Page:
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Book Review: The Rose Legacy by Kristen Heitzmann

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When I got the fresh-covered but 10-year-published book The Rose Legacy from Bethany House to review, I wondered, why the resurrection? Then I read this first book in the Diamond of the Rockies series by Kristen Heitzmann, and I understood.

It is 1880. Carina DiGratia, a feisty and beautiful Californian, has been betrayed by Flavio, her childhood sweetheart. However, she will make him pay by setting out on her own. She is sure it will be only a matter of time till he comes to fetch her from Crystal Colorado, where she has a job lead.

But things don’t turn out at all as she expects. Even before she gets to Crystal her wagon breaks down. While she’s trying to figure out what to do, a freight hauler comes along. He offers her a ride into town, but not before making room for his rig to pass by pitching her cart over the steep embankment. Trouble only compounds after that when she discovers the house she has paid for is occupied by squatters, and the job on which she has staked her hopes is in a house of ill repute.

Berkley Beck, the town’s only lawyer, comes to her rescue with the promise that he will look into her house problems. As well he gives her a respectable job in his office – along with hand kisses and longing looks. He creeps her out, but what choice does she have? Meanwhile she does retrieve a few things from her wrecked wagon. In fact, the handsome fright wagon driver, Quillan, is suddenly on hand to help her with the salvage effort.

As Carina settles into a room at Mae’s boarding house and her job at Berkley Beck’s, it becomes evident that all is not well in Crystal. “Roughs” rule the night and law enforcement agents seem powerless to stop the beatings and killings.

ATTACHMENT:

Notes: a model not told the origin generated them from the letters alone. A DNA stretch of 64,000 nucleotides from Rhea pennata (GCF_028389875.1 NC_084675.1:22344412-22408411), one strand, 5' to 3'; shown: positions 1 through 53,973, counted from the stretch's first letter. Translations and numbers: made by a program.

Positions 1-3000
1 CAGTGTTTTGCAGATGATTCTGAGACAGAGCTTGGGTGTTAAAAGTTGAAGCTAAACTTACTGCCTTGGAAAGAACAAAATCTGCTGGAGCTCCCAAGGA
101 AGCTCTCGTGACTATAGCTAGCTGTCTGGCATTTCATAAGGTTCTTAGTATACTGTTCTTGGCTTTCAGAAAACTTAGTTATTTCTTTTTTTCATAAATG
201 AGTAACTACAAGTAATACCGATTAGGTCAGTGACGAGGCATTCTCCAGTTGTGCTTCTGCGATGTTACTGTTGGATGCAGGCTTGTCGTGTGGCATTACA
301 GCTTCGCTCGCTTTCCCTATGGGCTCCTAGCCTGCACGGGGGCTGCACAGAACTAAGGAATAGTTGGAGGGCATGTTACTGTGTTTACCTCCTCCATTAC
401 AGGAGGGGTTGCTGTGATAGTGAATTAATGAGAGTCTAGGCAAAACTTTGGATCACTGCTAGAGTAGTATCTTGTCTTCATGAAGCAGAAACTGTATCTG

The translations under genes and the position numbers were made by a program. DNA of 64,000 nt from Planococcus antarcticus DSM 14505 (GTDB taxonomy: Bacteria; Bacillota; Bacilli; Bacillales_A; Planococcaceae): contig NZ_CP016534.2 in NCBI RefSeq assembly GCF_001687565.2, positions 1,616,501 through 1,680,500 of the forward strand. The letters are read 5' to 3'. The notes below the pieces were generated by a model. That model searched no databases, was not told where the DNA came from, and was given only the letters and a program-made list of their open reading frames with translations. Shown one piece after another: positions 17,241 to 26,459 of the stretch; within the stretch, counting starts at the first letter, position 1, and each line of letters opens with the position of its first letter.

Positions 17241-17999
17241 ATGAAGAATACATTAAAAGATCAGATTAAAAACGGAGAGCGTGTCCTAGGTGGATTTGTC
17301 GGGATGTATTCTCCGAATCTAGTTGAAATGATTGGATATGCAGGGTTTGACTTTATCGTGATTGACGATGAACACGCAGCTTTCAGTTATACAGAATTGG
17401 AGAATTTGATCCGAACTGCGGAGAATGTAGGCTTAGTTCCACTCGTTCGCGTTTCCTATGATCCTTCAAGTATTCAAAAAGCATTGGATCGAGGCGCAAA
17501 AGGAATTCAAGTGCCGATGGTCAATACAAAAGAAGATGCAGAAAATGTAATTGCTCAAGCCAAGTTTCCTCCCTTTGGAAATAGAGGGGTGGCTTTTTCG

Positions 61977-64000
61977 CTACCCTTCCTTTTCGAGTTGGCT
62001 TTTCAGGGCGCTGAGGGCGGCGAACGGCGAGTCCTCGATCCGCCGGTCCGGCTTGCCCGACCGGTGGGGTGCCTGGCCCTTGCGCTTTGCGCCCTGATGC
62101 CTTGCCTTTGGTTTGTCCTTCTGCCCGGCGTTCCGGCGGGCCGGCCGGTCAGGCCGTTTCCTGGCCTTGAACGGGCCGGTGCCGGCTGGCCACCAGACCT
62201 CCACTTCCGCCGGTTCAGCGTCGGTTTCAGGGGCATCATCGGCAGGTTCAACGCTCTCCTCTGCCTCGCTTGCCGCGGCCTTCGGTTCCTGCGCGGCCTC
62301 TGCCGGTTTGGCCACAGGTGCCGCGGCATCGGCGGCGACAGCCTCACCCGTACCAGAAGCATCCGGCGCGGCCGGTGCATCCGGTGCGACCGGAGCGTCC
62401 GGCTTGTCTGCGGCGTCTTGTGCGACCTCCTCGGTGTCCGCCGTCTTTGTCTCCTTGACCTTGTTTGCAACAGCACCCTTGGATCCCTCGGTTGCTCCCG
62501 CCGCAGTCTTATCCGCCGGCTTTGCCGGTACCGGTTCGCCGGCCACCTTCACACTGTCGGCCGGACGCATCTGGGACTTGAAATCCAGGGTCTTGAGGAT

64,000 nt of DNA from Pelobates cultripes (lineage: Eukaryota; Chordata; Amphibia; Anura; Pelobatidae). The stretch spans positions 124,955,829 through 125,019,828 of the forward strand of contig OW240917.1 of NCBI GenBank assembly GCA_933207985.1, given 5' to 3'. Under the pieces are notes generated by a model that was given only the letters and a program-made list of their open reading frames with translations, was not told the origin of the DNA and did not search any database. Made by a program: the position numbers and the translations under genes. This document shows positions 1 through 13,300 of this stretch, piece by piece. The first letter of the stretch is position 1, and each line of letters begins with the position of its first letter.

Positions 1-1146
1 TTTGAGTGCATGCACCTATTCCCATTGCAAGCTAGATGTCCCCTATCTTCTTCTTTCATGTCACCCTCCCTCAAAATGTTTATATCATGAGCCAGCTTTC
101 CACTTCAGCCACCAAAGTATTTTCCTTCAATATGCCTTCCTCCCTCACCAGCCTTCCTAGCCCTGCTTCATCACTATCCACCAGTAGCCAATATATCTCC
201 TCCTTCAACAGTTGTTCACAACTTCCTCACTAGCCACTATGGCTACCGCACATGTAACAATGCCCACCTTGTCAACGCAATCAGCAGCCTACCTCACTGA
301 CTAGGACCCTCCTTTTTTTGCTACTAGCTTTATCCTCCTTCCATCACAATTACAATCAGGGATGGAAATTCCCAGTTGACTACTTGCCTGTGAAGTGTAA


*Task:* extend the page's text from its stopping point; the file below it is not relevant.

Carina, the Italian-born belle of the story, charms with her warm, excitable personality. I love the way Heitzmann makes her feel authentic by sprinkling Italian words throughout her thoughts:

“She sounded like Divina, always disparaging, looking for the bad, the weakness in someone. Where was her indole mite, the sweet temper Papa had praised, calling her dolce angelo, his sweet angel?” p. 93.

Her human and womanly qualities, displayed in friendships with other women, homesickness and a love of cooking also won my heart. Here Heitzmann describes the wonderful day she has talked Quillan into getting just the right ingredients for making ravioli:

“Carina thought how it was as much an art as Flavio’s painting. The mix must be just right. Too much flour and the stuffed pillowy pasta would be dry and heavy. Too much oil and they would sag. A poor seal between the layers of dough and the boiling water would ruin the filling. She could feel with her fingers that she had made it just right. The dough had the consistency of fragile skin – elastic yet powdery.” p. 179

Carina grows familiar with the town and its surroundings by exploring on her mule Dom. Beyond the ghost town of Placerville, she stumbles onto the Rose Legacy, an abandoned mine which, she discovers, has a Quillan connection.

That dark, mysterious and pirate-like character is fighting his own demons.  He realizes Carina may be useful to him in his vendetta with Crystal. Slowly Heitzmann pulls Carina and us into his past history in a chain of events that transfix with their action, emotion and horror. The parts of the story told from his point of view make for tension as we watch a relationship develop between them – one that can best be described as magnetic with moments of repulsion as well as attraction.

The story delves into many meaningful themes, among them forgiveness, dealing with the past, the importance of family and community, and the possibility of faith in God even when those who claim to be His followers have let you down.

The historical setting makes the story timeless. The author’s skill is manifest as she keeps us reading to discover what happens between Quillan and Carina as much as what will be the next tragedy to galvanize the town.

A re-release of Book 2 of the Diamond of the Rockies series, Sweet Boundless, is in hand. If The Rose Legacy is any indication, its new lease on life will be welcomed. I know I sure want to – no, need to — read it.

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